NEUROPSYCHOLOGICAL TESTS PREDICTING PERSISTENT MALE DELINQUENCY

Published

Journal Article

This article reports the first longitudinal evidence that prospective measures of neuropsychological status predict antisocial outcomes. We studied data for a birth cohort of several hundred New Zealand males from age 13 to age 18. Age‐13 neuropsychological scores predicted later delinquency measured via multiple sources: police, courts, and self‐report. Poor neuropsychological scores were associated with early onset of delinquency. The results fit our predictions about two trajectories of delinquent involvement: (1) Poor neuropsychological status predicted specifically male offending that began before age 13 and persisted at high levels thereafter. (2) By contrast, in this sample neuropsychological status was unrelated to delinquency that began in adolescence. Copyright © 1994, Wiley Blackwell. All rights reserved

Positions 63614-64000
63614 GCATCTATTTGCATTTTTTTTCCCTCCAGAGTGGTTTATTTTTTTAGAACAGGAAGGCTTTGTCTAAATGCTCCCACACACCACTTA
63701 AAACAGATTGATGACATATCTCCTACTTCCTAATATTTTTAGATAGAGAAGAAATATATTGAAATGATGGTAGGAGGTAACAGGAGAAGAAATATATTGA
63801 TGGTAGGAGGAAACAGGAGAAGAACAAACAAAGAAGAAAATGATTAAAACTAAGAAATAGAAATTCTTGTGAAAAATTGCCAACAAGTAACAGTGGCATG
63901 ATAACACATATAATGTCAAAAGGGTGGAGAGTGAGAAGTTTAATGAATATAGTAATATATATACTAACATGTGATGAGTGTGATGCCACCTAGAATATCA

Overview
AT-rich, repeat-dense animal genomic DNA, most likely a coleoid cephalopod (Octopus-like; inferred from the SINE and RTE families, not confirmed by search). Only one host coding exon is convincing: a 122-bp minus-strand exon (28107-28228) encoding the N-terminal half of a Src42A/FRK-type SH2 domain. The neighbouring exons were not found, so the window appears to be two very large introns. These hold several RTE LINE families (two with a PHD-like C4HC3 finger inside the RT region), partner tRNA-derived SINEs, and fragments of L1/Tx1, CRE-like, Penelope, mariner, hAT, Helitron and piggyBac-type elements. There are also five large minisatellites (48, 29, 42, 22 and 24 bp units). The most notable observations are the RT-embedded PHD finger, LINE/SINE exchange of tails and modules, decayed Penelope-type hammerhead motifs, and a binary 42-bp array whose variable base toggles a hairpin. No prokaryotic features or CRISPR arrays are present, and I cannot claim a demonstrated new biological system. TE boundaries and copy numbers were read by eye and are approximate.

Full Text

Duke Authors

Cited Authors

  • MOFFITT, TE; LYNAM, DR; SILVA, PA

Published Date

  • January 1, 1994

Published In

Volume / Issue

  • 32 / 2

Start / End Page

  • 277 - 300

Electronic International Standard Serial Number (EISSN)

  • 1745-9125

International Standard Serial Number (ISSN)

  • 0011-1384

Digital Object Identifier (DOI)

  • 10.1111/j.1745-9125.1994.tb01155.x

Citation Source

  • Scopus